Packaging a private project

Thomas Heller theller at ctypes.org
Tue Dec 17 22:24:09 CET 2013


Am 16.12.2013 12:18, schrieb Nicholas Cole:
> Dear List,
>
> What is the best way to distribute a private, pure python, Python 3
> project that needs several modules (some available on pypi but some
> private and used by several separate projects) in order to run?
>
> I'd like to include everything that my project needs to run in a
> single package.  The best way to do this seems to be to be to create
> symlinks to the source code of the "3rd party" modules I need and
> create a setup.py file that includes them in its "packages" list.  Is
> this what other people do?
>
> But even more ideally, I'd like to package my script and its
> dependencies in a single zip file that can be executed by python
> directly.  I see several declarations that this is possible online,
> but I can't find a simple recipe for converting a script and its
> dependencies into this kind of distribution. Could someone give me a
> pointer to a description of "the right way to do it".
>
> I'm making life harder for myself by using python 3 (PyInstaller still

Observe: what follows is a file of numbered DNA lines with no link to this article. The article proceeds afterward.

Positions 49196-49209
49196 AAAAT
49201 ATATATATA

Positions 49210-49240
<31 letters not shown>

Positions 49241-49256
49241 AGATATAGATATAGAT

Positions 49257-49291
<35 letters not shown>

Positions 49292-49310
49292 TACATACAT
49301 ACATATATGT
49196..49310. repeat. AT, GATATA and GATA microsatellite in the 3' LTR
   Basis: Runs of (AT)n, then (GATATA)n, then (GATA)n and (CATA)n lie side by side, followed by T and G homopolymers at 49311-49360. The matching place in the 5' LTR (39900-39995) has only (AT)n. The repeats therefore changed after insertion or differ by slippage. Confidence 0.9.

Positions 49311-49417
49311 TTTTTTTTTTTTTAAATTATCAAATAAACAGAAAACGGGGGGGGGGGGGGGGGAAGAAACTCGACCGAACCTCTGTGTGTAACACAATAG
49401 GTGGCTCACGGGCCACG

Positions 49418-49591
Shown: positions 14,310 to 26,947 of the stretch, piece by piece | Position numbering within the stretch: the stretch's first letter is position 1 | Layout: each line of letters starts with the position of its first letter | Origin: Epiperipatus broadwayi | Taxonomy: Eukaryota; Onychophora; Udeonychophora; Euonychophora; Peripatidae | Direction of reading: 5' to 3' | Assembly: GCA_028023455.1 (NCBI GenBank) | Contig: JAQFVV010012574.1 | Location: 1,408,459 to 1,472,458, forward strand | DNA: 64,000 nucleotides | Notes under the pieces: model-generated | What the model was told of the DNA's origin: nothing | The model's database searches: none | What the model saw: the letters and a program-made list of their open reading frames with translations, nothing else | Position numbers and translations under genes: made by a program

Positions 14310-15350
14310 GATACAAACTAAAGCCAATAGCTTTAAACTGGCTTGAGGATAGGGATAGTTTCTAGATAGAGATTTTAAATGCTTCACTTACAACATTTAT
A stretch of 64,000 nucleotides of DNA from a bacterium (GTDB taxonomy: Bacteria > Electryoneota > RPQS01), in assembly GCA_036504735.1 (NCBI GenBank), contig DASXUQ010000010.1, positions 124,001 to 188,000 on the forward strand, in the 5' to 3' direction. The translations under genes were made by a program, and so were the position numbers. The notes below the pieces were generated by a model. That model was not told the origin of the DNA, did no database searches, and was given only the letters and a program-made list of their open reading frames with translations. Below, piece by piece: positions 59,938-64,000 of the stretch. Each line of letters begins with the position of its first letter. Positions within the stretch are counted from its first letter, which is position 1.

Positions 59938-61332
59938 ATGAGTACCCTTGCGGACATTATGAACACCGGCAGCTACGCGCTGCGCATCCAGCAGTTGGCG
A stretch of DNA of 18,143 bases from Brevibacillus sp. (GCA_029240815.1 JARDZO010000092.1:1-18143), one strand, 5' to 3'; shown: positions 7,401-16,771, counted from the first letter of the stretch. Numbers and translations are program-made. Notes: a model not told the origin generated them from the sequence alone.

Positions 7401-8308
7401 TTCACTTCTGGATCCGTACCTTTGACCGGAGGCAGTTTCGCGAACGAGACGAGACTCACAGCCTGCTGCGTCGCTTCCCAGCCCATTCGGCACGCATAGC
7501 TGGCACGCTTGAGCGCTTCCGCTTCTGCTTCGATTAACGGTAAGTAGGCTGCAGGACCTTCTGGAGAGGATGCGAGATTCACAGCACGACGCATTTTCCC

> only supports Python 2) and by the fact that I can't release some of
> the necessary code publicly.  Releasing modules and scripts on pypi
> has become very easy -- I'd forgotten how hard packaging private code
> is!

Well, pyzzer comes to mind (you find it on pypi).  It creates an
executable zip-archive containing all the stuff that you need (at least
the pure python modules).

The problem remains: how to find all the modules and packages that need
to be included?

Python's modulefinder can do this for you.  If you want to live on the
cutting edge you could try the new one that I've written for Python3.
It currently lives in

http://code.google.com/p/ctypes-stuff/source/browse/trunk/mf/py2exe/mf3.py

It has several advantages against the standard library's modulefinder;
for example it finds and is able to extract the bytecode even from
zipped eggs.
For examples how it can be used, you could peek into the runtime.py
module in the same directory, method build_library of class Runtime.

I guess for an experienced developer it takes around one day to take
these pieces and build a script that scans a python script, finds all
the needed modules and packages, and uses pyzzer to build an executable
archive from it.

Thomas



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